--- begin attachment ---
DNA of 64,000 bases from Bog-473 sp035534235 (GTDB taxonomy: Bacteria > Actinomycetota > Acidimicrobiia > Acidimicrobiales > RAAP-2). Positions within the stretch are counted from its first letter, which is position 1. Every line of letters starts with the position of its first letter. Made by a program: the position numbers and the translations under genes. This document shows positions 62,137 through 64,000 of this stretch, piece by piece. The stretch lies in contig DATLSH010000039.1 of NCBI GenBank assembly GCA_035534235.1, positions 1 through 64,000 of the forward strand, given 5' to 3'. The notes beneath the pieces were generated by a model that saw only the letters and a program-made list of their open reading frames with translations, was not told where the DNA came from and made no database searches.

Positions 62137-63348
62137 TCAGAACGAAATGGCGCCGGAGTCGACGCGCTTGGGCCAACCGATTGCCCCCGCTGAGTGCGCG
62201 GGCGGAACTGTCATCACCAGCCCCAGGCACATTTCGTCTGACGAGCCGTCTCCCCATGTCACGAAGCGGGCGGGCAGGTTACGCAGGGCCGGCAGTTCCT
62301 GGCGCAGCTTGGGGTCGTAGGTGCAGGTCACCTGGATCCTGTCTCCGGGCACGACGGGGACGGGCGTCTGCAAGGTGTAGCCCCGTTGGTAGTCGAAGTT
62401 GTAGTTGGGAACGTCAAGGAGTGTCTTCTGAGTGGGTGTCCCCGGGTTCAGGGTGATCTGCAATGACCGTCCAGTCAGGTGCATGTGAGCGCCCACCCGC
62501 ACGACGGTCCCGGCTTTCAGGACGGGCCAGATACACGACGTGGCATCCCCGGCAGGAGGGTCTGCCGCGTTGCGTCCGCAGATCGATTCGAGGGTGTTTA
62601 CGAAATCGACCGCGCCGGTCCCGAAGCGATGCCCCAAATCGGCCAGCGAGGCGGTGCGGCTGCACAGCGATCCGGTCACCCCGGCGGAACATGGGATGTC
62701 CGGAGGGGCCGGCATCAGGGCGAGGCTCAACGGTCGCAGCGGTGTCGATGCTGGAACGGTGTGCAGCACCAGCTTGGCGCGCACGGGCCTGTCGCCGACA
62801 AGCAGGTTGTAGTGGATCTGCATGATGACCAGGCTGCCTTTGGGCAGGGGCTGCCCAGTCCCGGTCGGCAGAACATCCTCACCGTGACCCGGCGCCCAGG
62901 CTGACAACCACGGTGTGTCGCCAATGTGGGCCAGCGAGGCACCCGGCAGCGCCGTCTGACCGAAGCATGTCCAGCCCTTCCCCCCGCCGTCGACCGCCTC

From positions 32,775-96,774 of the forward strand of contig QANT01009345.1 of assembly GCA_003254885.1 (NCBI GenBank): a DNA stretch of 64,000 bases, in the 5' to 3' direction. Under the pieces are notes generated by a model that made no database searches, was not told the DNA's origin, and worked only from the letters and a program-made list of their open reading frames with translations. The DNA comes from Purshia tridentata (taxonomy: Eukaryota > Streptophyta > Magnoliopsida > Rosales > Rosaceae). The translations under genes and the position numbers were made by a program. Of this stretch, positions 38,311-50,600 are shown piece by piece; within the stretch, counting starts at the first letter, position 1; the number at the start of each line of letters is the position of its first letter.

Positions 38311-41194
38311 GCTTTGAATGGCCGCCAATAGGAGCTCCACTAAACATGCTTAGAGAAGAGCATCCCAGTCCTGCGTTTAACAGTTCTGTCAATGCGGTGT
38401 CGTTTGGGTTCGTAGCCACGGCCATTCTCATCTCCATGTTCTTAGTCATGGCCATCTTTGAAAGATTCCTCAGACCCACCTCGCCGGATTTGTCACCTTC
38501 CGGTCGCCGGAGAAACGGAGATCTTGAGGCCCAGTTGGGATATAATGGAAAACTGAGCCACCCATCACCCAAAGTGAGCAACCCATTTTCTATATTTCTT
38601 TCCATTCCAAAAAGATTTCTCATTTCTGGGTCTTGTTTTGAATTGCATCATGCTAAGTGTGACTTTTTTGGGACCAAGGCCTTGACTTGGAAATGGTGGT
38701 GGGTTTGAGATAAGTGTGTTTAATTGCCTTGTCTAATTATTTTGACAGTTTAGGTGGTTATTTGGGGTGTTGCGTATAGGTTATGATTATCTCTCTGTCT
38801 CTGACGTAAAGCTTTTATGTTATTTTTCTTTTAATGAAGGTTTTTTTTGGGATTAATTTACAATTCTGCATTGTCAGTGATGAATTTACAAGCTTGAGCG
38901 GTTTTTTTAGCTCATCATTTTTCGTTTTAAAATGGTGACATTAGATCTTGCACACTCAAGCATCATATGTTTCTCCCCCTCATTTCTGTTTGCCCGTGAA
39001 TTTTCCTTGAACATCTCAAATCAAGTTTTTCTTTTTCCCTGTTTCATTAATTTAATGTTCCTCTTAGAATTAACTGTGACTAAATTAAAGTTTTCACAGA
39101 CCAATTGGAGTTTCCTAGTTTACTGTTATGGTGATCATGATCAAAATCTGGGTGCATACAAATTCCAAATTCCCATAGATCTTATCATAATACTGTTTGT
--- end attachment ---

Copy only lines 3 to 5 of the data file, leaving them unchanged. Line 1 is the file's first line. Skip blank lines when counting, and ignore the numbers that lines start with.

62137 TCAGAACGAAATGGCGCCGGAGTCGACGCGCTTGGGCCAACCGATTGCCCCCGCTGAGTGCGCG
62201 GGCGGAACTGTCATCACCAGCCCCAGGCACATTTCGTCTGACGAGCCGTCTCCCCATGTCACGAAGCGGGCGGGCAGGTTACGCAGGGCCGGCAGTTCCT
62301 GGCGCAGCTTGGGGTCGTAGGTGCAGGTCACCTGGATCCTGTCTCCGGGCACGACGGGGACGGGCGTCTGCAAGGTGTAGCCCCGTTGGTAGTCGAAGTT